The sharpening

Needless to say, PhD classes are seldom easy. Everyone struggles, but not all do so with a positive attitude. I often hear from some fellow students that our classes are too hard and not useful, because we don’t need to go that deep into the theory to read papers and do research. I disagree.

First of all, remember the parable of the pebbles? What we are learning now may look like pebbles; we can’t see their usefulness yet, but one day when they turn into gems, we will wish that we had collected more of them.

Secondly, but more importantly, as PhD students, our mission is to push the boundary of human knowledge. We want to build an edifice, to which end we need a strong foundation. We cannot do so with knowing “just enough”.  Like Lincoln said, we are sharpening our axes.

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Of course, we can’t learn everything. What to learn then? I choose to trust the professors in guiding us. But ultimately, I make my own choice how to divide my time between coursework, research, and life. Most importantly, I am aware of and fully responsible for the consequences of that choice.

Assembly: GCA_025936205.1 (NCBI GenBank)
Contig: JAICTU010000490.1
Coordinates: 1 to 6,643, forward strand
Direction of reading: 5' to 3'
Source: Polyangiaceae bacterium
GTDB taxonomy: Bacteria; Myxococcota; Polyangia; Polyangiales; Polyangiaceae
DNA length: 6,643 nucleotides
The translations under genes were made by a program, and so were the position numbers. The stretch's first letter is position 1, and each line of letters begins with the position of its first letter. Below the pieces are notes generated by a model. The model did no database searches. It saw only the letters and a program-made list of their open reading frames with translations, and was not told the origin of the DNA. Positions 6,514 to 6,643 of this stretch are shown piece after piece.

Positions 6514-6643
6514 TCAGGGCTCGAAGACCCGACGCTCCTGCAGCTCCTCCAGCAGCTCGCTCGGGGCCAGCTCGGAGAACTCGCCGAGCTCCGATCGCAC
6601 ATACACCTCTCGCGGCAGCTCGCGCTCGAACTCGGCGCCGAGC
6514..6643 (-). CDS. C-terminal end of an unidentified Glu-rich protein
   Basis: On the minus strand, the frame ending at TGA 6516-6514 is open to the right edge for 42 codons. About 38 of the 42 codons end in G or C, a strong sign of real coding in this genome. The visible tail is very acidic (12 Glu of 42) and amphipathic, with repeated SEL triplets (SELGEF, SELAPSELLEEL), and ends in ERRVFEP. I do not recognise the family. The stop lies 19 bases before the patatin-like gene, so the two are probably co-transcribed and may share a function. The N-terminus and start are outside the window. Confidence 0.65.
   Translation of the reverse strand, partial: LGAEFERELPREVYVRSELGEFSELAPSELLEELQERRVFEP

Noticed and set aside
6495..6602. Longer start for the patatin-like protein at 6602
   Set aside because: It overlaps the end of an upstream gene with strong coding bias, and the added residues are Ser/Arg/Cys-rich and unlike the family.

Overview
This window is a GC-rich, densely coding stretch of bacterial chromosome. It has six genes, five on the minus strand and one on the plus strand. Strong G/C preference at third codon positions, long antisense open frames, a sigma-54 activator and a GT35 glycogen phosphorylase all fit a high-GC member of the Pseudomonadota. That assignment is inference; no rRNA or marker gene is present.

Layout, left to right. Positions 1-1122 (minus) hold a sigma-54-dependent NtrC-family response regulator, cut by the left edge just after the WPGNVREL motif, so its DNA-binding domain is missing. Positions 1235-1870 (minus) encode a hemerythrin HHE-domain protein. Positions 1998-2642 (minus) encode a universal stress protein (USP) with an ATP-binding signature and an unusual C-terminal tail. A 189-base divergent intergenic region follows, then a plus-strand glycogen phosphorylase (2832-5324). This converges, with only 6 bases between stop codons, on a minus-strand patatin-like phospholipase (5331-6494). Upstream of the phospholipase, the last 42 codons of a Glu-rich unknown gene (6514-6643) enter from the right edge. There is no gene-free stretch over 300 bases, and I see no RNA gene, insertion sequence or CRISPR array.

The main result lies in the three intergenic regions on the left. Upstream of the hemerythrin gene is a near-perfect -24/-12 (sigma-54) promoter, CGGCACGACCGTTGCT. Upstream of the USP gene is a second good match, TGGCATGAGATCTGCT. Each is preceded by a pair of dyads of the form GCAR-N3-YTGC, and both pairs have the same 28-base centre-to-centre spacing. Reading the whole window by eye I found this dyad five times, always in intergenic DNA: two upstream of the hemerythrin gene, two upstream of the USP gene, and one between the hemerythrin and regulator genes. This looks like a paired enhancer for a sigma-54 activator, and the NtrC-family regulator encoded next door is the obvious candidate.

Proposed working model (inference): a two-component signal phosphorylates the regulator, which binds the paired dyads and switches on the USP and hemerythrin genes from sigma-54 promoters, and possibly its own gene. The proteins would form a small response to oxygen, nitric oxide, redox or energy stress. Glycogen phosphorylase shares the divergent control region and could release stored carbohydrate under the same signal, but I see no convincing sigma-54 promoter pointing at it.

A PhD is like a marathon, not a sprint. We may be slow – that’s okay, it’s tough anyways. But we must be steady, disciplined, and positive. Remember, we chose this path (the school offered us the places, but it was we who accepted the offer). Now that we are here, our most logical course of action is to make the best out of the situation. We should be thankful for the guidance we receive, and we shall build our own future.

Image credit: the featured image was found via a Google search at this link.

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